Biliary Stentsaretubes whichare inserted into the common bile duct of the liver in situations when the duct has become blocked. After surgery, the stent is inserted to unblock the duct and to ensure that it remains operative and inflated.
The Biliary Stent is made of inert materials like metal or plastic, which are not likely to provoke an immune response. It plays a vital role in the health of the liver.
The liver is an important organ in the process of digestion by producing bile that helps in the breakdown of fats. The Bile drains from the liver to the common bile duct and this duct empties into the portion of the bowel which receives partially digested food from the stomach. Normal liver function and digestion is prevented by blockage of the common bile duct.
The typical cause of non-malignant duct blockage is an injury to the duct during surgery for gall bladder removal. Typical bile duct blockage can be caused also by gallstones, traumatic injury to the abdomen or inflammation of the pancreas, which is an organ located under the liver.
Bile ducts can become inflamed in a condition called as Primary Sclerosing Cholangitis. All such conditions may need treatment, with biliary stents to correct the problem of duct blockage. Biliary stents can be sourced online from biliary stent manufacturers.
As part of biliary stenting surgical procedure, a catheter is inserted first into the blocked bile duct to permit duct to drain. The next step is to insert a stent. There are two methods by which stent can be placed: ERCP (Endoscopic Retrograde CholangioPancreatography) and PTC (Percutaneous Transhepatic Cholangiography (PTC).
ERCP includes the use of a hollow, lighted tube called an endoscope. This tube is inserted into the mouth of a patient, through the oesophagus and stomach to the point at which the common bile duct empties into the small intestine. After the endoscope is put in place, a second tube called as a cannula is inserted. Through the cannula, a coloured dye is injected into the bile duct.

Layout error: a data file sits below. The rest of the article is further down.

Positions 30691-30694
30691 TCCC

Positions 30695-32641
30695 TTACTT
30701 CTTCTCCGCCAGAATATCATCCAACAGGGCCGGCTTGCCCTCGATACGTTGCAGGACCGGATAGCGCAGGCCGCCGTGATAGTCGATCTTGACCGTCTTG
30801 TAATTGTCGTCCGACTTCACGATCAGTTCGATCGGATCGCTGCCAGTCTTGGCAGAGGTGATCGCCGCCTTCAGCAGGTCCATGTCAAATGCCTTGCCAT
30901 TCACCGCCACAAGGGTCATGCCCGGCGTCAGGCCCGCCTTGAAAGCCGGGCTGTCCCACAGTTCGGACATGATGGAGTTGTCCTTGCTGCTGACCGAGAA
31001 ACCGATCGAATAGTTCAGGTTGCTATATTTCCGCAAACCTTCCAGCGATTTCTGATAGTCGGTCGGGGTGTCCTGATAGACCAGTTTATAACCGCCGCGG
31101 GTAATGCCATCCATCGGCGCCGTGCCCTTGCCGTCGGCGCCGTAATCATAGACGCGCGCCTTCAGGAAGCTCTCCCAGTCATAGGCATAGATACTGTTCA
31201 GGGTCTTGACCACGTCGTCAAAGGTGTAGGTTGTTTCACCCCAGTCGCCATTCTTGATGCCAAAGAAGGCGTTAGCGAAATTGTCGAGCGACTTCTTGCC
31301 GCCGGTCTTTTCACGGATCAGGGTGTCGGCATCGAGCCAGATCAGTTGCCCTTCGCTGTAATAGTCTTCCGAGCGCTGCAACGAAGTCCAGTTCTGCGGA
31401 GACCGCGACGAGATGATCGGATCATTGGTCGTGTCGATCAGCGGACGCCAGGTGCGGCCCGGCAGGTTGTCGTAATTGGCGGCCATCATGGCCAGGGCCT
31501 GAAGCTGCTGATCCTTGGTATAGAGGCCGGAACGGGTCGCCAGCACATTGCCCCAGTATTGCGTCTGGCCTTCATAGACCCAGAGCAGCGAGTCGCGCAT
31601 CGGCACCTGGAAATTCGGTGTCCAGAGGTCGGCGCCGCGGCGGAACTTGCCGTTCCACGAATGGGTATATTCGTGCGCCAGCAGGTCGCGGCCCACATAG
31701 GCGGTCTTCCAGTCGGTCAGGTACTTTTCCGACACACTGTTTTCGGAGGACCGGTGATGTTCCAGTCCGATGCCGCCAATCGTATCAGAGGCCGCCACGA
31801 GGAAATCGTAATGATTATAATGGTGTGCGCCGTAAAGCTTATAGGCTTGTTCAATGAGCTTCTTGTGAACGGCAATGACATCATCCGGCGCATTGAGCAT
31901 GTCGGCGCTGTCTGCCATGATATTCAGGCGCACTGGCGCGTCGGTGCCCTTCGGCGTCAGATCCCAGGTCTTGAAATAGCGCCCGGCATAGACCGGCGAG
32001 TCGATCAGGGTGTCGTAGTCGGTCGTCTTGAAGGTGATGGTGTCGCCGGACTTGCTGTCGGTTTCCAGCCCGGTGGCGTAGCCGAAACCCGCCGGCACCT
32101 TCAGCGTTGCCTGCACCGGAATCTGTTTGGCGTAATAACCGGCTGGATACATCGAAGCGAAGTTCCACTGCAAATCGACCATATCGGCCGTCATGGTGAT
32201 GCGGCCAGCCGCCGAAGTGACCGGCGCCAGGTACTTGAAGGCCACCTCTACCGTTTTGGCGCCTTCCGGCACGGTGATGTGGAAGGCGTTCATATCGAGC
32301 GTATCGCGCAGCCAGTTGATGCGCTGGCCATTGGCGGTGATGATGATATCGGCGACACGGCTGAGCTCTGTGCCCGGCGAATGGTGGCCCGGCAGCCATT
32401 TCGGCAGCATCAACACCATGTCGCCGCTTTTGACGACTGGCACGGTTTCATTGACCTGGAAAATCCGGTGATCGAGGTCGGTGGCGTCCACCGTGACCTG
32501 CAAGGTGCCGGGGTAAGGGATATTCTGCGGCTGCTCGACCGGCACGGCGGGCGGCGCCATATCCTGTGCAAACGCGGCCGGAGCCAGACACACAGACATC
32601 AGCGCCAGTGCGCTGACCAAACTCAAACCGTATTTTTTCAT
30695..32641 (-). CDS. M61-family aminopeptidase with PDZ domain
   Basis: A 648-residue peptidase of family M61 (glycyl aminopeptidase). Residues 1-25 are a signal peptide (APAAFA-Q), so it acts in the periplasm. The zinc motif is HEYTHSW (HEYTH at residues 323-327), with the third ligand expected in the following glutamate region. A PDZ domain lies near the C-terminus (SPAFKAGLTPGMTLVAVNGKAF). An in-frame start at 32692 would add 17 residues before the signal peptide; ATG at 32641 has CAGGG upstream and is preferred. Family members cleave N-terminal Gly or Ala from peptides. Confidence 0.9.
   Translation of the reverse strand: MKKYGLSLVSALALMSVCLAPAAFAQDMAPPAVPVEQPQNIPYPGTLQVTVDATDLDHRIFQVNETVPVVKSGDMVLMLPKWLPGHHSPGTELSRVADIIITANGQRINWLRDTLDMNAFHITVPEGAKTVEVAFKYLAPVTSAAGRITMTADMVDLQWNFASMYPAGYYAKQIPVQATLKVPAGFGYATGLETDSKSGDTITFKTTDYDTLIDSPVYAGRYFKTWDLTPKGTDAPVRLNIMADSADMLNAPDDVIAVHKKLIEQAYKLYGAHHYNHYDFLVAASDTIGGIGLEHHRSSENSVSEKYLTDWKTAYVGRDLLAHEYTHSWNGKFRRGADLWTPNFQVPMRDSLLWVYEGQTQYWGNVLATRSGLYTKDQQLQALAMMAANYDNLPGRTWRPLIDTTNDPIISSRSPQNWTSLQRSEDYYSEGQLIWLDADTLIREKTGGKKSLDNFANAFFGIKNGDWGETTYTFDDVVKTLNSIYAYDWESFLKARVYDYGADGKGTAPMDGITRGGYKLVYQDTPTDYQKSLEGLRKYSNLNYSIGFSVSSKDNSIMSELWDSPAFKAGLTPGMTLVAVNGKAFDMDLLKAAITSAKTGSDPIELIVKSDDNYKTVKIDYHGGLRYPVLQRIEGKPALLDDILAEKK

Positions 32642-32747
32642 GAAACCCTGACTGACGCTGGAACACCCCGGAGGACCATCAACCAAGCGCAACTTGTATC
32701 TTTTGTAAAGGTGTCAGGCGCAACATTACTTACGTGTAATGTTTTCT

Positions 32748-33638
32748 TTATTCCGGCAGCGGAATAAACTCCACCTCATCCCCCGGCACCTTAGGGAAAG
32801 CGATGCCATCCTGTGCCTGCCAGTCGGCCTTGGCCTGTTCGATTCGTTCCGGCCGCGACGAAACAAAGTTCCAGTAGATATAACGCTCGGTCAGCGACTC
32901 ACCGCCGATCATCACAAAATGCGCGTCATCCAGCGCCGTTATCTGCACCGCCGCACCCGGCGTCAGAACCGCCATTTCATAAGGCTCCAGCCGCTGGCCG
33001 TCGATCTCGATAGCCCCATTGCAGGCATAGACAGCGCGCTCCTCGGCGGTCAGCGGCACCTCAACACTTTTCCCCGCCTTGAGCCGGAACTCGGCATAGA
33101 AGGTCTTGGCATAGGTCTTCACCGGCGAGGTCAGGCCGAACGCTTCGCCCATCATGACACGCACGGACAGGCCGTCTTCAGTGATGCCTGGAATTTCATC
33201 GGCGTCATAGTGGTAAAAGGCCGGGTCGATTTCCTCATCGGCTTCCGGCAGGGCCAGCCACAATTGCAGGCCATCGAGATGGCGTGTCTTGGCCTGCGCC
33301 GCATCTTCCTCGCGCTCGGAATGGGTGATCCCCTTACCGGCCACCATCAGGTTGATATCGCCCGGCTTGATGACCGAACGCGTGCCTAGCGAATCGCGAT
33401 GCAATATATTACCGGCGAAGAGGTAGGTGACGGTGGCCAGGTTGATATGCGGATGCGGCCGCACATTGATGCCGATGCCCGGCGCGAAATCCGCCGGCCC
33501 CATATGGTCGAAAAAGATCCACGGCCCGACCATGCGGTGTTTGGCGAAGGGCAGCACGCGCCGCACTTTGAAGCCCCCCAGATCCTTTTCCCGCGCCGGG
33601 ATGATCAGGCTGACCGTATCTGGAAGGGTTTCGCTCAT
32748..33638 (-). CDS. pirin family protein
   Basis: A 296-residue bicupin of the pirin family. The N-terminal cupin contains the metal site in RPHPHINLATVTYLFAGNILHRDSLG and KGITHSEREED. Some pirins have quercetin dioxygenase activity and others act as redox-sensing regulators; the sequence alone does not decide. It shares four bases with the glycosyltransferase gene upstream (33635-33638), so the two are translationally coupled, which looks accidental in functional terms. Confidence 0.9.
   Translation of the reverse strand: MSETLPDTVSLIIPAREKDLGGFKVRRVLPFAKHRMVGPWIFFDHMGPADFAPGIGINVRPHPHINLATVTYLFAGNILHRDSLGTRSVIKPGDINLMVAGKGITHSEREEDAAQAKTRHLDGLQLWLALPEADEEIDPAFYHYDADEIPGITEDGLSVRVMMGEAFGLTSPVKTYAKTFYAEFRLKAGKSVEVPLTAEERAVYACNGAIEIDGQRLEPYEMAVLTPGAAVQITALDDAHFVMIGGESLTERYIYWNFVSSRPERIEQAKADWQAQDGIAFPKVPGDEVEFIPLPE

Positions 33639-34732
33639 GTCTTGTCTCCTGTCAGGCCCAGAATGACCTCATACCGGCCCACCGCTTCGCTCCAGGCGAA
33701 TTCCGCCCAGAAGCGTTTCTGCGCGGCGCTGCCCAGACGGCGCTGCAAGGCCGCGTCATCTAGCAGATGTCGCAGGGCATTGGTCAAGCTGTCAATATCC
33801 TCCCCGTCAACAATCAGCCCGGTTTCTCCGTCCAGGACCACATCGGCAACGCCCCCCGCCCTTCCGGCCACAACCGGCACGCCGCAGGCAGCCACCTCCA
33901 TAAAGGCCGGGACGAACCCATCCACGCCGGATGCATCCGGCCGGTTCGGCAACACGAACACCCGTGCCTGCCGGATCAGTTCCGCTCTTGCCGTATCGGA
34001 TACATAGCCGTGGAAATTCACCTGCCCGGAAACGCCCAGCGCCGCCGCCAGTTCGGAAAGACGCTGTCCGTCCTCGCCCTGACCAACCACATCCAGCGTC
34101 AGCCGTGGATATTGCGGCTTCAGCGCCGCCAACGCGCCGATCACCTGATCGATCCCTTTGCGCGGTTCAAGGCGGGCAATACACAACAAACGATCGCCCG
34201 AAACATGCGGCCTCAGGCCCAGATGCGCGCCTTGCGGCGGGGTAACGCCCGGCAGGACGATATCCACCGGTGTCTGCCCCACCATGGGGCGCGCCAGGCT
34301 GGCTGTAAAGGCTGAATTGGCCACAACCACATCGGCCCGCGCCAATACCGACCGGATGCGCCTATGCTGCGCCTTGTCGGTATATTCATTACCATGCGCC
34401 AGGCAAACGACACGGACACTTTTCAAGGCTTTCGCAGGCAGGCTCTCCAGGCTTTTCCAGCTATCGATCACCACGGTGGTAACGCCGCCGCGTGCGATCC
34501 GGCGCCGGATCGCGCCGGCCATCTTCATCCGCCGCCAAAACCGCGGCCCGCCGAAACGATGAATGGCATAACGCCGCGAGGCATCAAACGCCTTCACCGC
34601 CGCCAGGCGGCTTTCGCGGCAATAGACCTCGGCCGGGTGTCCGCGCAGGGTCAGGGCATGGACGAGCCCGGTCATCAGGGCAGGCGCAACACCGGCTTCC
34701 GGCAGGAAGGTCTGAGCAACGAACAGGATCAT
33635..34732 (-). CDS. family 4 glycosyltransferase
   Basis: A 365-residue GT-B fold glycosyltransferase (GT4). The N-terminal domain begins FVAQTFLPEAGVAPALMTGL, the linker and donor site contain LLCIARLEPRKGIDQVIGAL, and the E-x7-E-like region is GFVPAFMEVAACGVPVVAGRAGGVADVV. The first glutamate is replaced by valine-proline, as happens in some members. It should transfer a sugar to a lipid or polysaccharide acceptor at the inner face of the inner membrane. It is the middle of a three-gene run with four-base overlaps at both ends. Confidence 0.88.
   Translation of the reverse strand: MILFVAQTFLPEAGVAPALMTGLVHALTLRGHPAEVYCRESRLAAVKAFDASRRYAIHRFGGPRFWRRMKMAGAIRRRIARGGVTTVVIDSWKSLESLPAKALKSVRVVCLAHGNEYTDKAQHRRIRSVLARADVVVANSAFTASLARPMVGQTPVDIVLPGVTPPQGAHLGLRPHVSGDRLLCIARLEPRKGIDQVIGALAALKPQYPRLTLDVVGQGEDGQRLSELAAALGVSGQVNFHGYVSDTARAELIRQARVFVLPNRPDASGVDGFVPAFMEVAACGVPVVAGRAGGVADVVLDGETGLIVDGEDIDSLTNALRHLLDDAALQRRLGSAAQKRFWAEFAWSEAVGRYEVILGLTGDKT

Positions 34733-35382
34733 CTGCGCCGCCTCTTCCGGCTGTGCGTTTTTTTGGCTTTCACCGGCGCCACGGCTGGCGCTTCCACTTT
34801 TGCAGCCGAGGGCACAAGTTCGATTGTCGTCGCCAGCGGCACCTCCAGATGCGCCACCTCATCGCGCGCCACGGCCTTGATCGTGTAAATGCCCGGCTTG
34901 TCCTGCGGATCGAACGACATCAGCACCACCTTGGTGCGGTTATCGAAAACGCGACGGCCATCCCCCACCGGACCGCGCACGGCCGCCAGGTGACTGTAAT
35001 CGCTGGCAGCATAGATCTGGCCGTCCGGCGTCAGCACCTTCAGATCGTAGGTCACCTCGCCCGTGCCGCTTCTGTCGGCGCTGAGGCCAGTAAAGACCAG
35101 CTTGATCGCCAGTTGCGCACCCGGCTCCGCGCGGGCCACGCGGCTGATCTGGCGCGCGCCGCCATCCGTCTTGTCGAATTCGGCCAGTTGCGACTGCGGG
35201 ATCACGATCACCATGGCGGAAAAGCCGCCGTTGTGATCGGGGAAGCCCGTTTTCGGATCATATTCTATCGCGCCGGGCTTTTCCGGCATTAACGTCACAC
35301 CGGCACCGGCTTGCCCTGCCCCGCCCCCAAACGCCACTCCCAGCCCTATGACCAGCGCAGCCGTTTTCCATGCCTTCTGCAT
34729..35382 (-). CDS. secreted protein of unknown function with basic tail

As a next step, the doctor takes X-rays of the abdomen. The dye enhances the contrast of the X-rays, such that bile duct blockages can be easily identified. In case, a biliary stent is required, it is inserted via the catheter and placed at the spot of blockage which is pointed out by high contrast X-rays.
Sometimes, ERCP fails to identify sites of bile duct blockages. In such situations, PTC might be used to identify a blocked bile duct. As per this procedure, contrast dye is injected via the skin and X-rays are taken. When the stent is required, the doctor inserts a hollow needle into the skin, through which stent is inserted into the blocked duct.
Such biliary stenting procedures can be used successfully to treat the majority of cases of non-malignant bile duct blockages. After undergoing this procedure, patients need to stay in the hospital for a few hours or maybe overnight. The duration of stay depends on the general health of patients and the presence of any risks like jaundice or infection. Some of the possible complications include infection, bile duct inflammation and gallbladder inflammation.
Another complication includes blocking of the stent over time. Some of the symptoms of this condition are: abdominal pain on the upper right side, Biliary Colic-spasmodic upper abdominal pain, pain under the right shoulder blade, fever, nausea and vomiting, itchy or yellow skin and flatulence.
These are some of the top facts about Biliary Stenting.